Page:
A federal judge has overruled Louisville, Kentucky, Mayor Greg Fischer’s decision to ban all church services on Easter Sunday, including drive-in church.
There is justice left in the world!
On Saturday afternoon, ABC reports, Judge Justin Walker of the Western District of Kentucky issued a temporary restraining order against the city of Louisville Saturday in a case filed by On Fire Christian Church.
Judge Walker wrote of the ban that, “On Holy Thursday, an American mayor criminalized the communal celebration of Easter. That sentence is one that this Court never expected to see outside the pages of a dystopian novel, or perhaps the pages of The Onion.”
“But two days ago, citing the need for social distancing during the current pandemic, Louisville’s Mayor Greg Fischer ordered Christians not to attend Sunday services, even if they remained in their cars to worship — and even though it’s Easter,” the decision continued. “The Mayor’s decision is stunning. And it is, ‘beyond all reason,’ unconstitutional.”
The mayor had said in a briefing Friday, “In order to save lives, we must not gather in churches, drive-through services, family gatherings [and] social gatherings this weekend.”
According to a press release from First Liberty Institute, the religious liberty law firm plans to filed the suit on behalf of On Fire Christian Church, who say they have been hosting drive-in services in the church parking lot for weeks in accordance with social distancing guidelines.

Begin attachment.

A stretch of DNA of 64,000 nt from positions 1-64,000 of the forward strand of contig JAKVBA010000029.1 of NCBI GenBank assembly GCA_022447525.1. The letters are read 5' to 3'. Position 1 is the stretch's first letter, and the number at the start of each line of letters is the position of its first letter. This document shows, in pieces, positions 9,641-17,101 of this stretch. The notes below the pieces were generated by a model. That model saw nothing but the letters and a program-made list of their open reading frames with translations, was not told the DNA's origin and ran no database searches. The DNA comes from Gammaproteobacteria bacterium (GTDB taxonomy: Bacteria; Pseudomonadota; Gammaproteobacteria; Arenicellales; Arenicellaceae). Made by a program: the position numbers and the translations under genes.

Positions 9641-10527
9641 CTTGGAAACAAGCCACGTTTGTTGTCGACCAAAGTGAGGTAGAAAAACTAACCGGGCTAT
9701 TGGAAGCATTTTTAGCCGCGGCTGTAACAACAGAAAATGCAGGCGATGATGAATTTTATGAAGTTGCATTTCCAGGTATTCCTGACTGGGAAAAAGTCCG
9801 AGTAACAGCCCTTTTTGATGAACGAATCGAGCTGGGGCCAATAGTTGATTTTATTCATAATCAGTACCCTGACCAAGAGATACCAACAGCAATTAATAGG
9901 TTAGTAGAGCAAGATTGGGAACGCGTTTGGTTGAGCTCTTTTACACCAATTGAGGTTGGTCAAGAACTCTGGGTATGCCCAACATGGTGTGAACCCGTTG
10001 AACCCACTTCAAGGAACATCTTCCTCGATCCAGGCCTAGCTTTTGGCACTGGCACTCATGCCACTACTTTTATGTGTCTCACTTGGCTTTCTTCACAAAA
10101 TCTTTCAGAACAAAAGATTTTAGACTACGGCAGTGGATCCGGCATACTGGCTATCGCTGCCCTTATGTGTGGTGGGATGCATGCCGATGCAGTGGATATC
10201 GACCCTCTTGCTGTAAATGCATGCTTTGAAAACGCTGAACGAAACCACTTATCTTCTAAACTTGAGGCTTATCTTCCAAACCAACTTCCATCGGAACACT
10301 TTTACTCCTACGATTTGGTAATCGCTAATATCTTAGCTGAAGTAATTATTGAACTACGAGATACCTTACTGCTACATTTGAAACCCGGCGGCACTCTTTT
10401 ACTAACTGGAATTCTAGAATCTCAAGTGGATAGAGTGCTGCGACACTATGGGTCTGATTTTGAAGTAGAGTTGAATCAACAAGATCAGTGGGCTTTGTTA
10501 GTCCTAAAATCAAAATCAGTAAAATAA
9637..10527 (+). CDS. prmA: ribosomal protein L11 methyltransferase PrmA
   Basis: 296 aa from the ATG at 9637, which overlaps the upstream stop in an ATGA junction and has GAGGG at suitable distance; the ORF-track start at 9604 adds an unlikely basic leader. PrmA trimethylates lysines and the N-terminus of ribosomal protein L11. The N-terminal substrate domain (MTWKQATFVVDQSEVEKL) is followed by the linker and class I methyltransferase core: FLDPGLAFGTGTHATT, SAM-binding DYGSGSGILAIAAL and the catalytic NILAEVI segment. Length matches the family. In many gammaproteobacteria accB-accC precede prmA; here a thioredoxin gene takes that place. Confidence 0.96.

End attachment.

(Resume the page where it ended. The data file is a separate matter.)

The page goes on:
On Tuesday, Fischer announced “with a heavy heart” that drive-in church services would not be allowed during the week of Easter. Because of the city’s urban population, Fischer said he can’t allow “hundreds of thousands” of people to drive around town this weekend when he feels they need to stay at home.
Life News notes, however, that Mayor Fischer has not opted to restrict abortions in any way, “despite the fact that they destroy unborn babies’ lives and are almost entirely elective” and “are using up much-needed medical supplies and exposing their patients to additional risks.”
Louisville is home to Kentucky’s only abortion facility, EMW Women’s Surgical Center, whose website proudly declares that it is still open for business during the health crisis.
On Friday, the mayor said that Louisville Metro Police officers will come to known church gatherings Sunday to collect attendees’ license plate information and hand their information over to the Louisville Metro Department of Public Health and Wellness to “follow up with church attendees to share information about the coronavirus and find out if the attendees have been in contact with other individuals.”
In their lawsuit, the church stated that “gathering on Easter is critical” for its congregation and that preventing their congregation from gathering, while allowing cars to gather in other parking lots, violates the First Amendment and the Kentucky Religious Freedom Act.
The church sent a letter to Fischer on Thursday asking him to rescind his guidelines on drive-in church services. The church said it proceeded with the lawsuit when no one in his office responded.
On Fire Christian Church celebrated the ruling on their Facebook page, announcing they would happily be holding services at 10:30 Sunday morning, which they did.
Hallelujah! Christ is risen!
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